Connect with us

Featured Articles

Three Myths Explored On The 40th Anniversary Of Foreman vs. Ali

Published

on

It’s been 40 years since Muhammad Ali 44-2 (31) upset the boxing world as a 3-1 underdog and knocked out undisputed heavyweight champion George Foreman 40-0 (37) in the eighth round to become only the second fighter in history to reclaim the heavyweight title. Today, Ali, 72 and Foreman, 65, are America’s guest whenever they appear in public. With all the years and the passage of time, most have forgotten just how big of an event and fight Foreman-Ali was back on Oct. 29, 1974. Through the years there’s been so much discussed pertaining to the fight that it’s impossible to reveal anything that hasn’t already been hashed over ad-nauseum.

The fight took place in Kinshasa Zaire and was fought at the 20th of May Stadium. It was former Cleveland racketeer Don King’s first venture into big time boxing as a promoter and he titled it “The Rumble In The Jungle.” King used his gift of gab to coax all within his voice’s reach that the coming together of Foreman and Ali was symbolic. “The prodigal sons will be returning to Africa,” was his theme during the months leading up to the fight.

September 25th was the original scheduled date of the bout, but it was pushed back to October 29th when sparring partner Bill McMurray cut George over his right eye during a training session on September 16th. When the bout was postponed both Foreman and Ali were forced to remain in Zaire despite the fact that they both wanted to come back to the United States. However, the fast- thinking Ali turned the tables on Foreman and embraced staying there and roamed with the people of Zaire once word leaked out that George wanted to leave the country. In a short time Ali became a man of the people and by fight night Foreman felt as if an entire country was against him.

The fight started at four in the morning on Wednesday October 30th, 1974 in Zaire to accommodate audiences in the United States at ten in the evening Tuesday night October 29th. At the time George Foreman was thought to be the most unbeatable and invincible heavyweight champion in history. He demolished “Smokin” Joe Frazier in two rounds to capture the undisputed title in January of 1973. This was the same Frazier that Ali had to fight twice before he could claim a victory over him. In his second defense of the title Foreman mutilated Ken Norton in less than two full rounds in March of 1974, and yes, Ali needed to fight Norton twice before he could say he beat him. So the back-story for the “Rumble In The Jungle” was this: the only two fighters who ever defeated Ali just so happened to be two of Foreman’s easiest and most impressive victories. Foreman was often quoted saying in the weeks before the fight, “I hit a guy and it’s like magic. You see him crumbling to the floor. It is a gift from God.” And there were many astute boxing observers who saw Ali being the victim of the same fate. In fact it led George to believe that there was no way he could lose to Ali and it probably wouldn’t even be his toughest fight. If ever there was a supremely confident fighter before an historic bout, it was George Foreman before he fought Muhammad Ali.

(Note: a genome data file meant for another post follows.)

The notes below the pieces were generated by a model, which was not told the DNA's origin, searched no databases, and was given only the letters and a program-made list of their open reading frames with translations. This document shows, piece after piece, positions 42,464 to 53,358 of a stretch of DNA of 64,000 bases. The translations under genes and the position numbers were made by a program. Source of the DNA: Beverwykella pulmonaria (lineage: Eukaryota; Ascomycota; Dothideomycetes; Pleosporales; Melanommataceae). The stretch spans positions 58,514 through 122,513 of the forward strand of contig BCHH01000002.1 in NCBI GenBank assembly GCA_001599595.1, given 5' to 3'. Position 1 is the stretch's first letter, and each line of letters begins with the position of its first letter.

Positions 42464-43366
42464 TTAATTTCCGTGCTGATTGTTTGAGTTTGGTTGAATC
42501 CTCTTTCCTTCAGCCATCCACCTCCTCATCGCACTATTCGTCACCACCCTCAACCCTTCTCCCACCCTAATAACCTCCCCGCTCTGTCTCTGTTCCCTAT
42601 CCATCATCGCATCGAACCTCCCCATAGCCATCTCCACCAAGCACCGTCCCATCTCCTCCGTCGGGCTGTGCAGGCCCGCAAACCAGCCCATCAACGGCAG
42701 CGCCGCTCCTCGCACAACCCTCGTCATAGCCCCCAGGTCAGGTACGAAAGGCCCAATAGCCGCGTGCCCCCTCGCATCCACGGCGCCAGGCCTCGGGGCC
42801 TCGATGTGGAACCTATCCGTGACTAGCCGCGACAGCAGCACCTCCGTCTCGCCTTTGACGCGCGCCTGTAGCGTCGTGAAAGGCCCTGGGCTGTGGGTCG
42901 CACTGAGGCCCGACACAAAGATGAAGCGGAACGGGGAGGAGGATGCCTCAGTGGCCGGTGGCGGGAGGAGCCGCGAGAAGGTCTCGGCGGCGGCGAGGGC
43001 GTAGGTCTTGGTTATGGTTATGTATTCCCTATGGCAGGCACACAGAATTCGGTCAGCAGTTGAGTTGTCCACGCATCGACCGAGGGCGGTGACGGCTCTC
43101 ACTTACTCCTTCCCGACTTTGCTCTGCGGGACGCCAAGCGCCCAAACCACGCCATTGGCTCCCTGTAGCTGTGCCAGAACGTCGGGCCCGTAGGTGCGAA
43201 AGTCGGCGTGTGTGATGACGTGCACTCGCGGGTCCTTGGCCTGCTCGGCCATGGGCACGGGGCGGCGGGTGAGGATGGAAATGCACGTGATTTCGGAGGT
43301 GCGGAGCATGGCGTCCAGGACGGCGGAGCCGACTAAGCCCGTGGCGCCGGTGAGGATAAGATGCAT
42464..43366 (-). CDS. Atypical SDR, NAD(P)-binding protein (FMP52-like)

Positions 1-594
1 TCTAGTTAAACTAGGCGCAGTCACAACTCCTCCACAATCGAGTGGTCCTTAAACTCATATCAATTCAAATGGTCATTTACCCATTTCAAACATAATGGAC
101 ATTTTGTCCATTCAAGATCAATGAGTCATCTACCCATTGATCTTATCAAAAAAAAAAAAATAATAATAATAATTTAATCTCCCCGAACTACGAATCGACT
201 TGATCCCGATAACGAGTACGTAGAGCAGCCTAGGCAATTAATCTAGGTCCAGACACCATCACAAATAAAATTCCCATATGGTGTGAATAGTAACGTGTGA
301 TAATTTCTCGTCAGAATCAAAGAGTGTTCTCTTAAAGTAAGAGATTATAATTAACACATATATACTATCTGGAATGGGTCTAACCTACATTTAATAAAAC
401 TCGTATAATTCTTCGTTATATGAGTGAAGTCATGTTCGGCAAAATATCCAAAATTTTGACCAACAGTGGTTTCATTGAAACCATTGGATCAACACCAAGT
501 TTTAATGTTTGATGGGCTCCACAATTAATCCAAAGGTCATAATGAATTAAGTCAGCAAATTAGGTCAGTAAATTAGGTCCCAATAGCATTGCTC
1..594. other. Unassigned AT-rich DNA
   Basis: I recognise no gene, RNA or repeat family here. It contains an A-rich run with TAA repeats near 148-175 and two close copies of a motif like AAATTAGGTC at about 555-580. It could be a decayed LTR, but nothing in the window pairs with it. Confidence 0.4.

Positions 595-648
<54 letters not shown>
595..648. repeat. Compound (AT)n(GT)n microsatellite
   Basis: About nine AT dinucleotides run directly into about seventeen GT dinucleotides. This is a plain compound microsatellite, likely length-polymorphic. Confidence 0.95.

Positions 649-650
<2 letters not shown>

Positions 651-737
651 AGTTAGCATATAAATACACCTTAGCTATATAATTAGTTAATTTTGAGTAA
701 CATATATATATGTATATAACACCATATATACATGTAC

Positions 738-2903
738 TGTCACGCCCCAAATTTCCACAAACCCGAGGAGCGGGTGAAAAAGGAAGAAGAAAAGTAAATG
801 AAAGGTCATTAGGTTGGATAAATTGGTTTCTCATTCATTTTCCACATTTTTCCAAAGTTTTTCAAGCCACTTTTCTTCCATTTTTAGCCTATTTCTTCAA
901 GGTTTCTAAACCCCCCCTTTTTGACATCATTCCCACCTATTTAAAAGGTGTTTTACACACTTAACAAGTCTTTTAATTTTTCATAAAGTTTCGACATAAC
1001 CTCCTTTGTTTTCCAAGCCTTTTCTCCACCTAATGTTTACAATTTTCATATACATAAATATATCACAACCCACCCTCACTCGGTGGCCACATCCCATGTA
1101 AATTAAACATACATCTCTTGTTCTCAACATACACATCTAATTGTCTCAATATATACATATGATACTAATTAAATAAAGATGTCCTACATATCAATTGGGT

The documentary “When We Were Kings” pretty much covered what transpired leading up to, during and after the “The Rumble In The Jungle.” However, there are three popular myths regarding the fight that neither the film nor anyone has ever really touched on or addressed. We start with the ring size, Foreman’s lack of a backup plan when the fight began to slip away from him, and the myth of Ali introducing the “Rope a Dope” strategy during the bout.

The Ring Size:

Much has been made about the loose ring ropes for the Foreman-Ali bout over the years. And yes they did have slightly more give than the ropes usually have around a boxing ring. And the reason for that was because the ropes were for a 19-foot ring. Before the fight Ali stressed he wanted a 20-foot ring and Foreman wanted a 19-foot ring. What they got in Zaire was a 16-foot ring. This is documented by the October 29, 1974 edition of the Milwaukee Sentinel, and countless interviews that referee Zack Clayton gave over the years after the fight. In fact this was discussed between me and Mr. Clayton when I mentioned it to him at the post fight press conference after Michael Spinks stopped Murray Sutherland in the eighth round on 4-11-82 to retain his WBA light heavyweight title in Atlantic City N.J. And Mr. Clayton confirmed to me that Foreman and Ali fought in a 16 foot ring in over 80 degree heat. He then added that he was somewhat surprised that, “Ali agreed to fight Foreman in a phone booth with ropes.”